6. I’d actually consider Chile an example of successful housing policy. A lot is of pretty low quality, but there has been a LOT of progress in the last 27 years. Only about 0.5% of dwellings in greater Santiago are “informal”, by far the lowest in any Latin American city. Since the return of democracy, there has been a strong focus on “formalizing” and building more subsidized housing. I’d argue that they focused more on quantity than quality, but it goes hand in hand with the economic policies that have reduced poverty by ~75% but continue to keep salaries unpleasantly low for most people. The stigmatized “poblaciones” are somewhat less horrible than most working-class housing in the region. Most housing subsidies (look at the MINVU website and you’ll see a bunch) are focused on facilitating access to a first house, but more recently they have been opened up for renovations and improvements. Also, construction in Chile is quite regulated for anything beyond a sly extension. It has to be in such an earthquake-prone country. The “autoconstrucción” era ended much earlier in Chile than in Argentina or Mexico, to cite two examples.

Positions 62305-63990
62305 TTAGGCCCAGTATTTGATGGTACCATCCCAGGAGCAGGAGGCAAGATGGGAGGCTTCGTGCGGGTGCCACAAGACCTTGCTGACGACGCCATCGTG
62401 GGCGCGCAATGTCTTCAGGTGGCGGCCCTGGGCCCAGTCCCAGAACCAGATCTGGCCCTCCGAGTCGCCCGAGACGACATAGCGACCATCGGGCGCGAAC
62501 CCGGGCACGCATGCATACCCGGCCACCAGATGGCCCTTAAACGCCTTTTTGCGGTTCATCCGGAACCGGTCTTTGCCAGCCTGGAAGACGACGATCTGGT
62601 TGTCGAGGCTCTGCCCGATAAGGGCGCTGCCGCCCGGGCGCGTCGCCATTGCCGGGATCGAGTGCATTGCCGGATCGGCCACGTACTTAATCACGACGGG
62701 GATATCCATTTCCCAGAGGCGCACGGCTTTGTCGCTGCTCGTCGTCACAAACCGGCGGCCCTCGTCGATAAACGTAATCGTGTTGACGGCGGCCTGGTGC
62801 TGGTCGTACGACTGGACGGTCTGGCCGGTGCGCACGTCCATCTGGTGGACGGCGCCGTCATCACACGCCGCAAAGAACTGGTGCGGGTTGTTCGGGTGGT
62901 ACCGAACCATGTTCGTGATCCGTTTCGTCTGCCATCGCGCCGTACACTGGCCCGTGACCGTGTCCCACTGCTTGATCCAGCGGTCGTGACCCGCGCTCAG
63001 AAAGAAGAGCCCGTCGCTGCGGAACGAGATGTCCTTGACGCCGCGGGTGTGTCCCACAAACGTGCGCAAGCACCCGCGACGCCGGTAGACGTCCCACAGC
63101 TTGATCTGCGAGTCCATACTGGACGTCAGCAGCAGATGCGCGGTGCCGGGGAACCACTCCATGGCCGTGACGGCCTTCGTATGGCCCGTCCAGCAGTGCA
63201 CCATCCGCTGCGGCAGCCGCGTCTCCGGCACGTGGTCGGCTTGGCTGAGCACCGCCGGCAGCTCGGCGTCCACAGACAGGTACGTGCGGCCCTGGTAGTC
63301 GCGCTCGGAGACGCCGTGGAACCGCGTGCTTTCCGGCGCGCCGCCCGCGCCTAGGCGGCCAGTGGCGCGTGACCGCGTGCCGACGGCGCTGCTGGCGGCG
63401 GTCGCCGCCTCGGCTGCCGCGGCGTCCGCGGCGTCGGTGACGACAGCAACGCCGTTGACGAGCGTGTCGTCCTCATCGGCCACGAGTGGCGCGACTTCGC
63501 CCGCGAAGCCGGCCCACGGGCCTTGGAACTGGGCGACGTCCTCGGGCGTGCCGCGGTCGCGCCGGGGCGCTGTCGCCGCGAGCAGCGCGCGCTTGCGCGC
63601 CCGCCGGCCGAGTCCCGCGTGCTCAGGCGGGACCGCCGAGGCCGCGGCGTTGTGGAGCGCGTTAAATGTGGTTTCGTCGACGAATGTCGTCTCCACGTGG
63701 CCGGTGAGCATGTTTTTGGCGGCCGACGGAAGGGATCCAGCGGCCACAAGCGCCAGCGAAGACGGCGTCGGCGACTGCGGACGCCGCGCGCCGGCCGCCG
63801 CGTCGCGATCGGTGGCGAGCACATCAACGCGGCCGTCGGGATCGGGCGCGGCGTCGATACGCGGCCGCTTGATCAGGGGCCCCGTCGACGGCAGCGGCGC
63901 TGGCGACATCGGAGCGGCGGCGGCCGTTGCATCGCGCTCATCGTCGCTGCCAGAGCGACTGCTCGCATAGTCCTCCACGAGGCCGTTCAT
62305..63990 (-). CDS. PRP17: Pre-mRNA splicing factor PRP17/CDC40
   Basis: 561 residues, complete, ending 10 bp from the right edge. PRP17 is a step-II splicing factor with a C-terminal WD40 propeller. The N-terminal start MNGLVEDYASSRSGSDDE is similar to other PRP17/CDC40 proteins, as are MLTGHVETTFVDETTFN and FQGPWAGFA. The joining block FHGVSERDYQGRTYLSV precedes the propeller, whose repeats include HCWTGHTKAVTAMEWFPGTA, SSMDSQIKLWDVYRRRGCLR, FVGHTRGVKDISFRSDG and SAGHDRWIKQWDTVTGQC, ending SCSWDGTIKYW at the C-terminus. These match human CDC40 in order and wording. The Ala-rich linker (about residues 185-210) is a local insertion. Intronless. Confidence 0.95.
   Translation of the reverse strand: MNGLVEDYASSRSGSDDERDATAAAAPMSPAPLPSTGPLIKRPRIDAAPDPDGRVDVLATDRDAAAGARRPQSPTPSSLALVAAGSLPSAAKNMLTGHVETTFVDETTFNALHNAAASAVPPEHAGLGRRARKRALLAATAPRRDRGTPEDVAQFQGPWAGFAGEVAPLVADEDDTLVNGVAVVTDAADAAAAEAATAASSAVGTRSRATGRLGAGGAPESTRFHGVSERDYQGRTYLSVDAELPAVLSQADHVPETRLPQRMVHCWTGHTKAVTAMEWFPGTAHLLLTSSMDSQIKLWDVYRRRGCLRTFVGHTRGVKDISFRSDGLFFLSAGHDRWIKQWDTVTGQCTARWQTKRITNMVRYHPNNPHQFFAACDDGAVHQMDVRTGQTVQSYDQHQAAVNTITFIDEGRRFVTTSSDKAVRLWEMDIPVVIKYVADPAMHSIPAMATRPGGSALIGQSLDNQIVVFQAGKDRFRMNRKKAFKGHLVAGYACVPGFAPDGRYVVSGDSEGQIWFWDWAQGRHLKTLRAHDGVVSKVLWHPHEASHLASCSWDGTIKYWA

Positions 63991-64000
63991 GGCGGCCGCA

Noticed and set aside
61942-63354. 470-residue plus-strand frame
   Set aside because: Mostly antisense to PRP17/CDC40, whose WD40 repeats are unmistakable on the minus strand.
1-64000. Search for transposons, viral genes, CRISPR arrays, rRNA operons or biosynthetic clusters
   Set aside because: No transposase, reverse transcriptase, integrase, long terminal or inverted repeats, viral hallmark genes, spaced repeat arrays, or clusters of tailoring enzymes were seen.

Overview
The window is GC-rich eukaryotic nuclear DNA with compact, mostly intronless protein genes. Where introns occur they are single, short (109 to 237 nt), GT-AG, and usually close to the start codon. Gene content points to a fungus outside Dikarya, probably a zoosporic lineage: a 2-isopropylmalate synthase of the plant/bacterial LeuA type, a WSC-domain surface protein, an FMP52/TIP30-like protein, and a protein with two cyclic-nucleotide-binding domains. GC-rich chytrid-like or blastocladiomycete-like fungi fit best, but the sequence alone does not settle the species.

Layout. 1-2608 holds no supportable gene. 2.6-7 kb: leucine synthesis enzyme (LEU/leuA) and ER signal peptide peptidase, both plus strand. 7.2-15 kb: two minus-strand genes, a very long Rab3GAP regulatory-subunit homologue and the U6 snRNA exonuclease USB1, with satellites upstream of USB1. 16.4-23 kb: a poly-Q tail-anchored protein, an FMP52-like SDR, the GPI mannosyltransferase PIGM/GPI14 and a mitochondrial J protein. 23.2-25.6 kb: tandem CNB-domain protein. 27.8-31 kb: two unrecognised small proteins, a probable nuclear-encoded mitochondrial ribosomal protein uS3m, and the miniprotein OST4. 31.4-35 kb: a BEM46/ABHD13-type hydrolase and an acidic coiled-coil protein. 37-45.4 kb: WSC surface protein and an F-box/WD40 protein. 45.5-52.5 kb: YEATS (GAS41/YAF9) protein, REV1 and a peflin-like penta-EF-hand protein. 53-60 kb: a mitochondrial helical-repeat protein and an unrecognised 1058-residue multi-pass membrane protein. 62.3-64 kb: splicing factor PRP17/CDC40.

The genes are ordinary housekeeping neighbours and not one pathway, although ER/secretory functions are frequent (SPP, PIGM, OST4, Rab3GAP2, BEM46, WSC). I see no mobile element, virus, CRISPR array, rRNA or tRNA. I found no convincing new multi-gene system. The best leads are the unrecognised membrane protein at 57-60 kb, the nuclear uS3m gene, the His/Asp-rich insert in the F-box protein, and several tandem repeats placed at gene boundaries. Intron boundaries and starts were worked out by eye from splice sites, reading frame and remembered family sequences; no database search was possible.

9. This seems to be a South American thing which is gradually being replaced (faster in some places than others).
    10. The cheapest, fastest-growing trees tend to produce allergies, e.g. the plátano oriental!
    Funny about the trees and sidewalks – for me, Santiago is still not as bad as Houston or New Orleans!
    Valle Lo Campino is one of the few parts of Santiago I’ve never been to – interesting to get a tour!


    1. Thanks for your insights, Eddie, especially regarding social housing. I would agree with you that Chile is pretty advanced, in comparison to other South American countries. Thanks for reading and sharing your knowledge. I always love multiple viewpoints.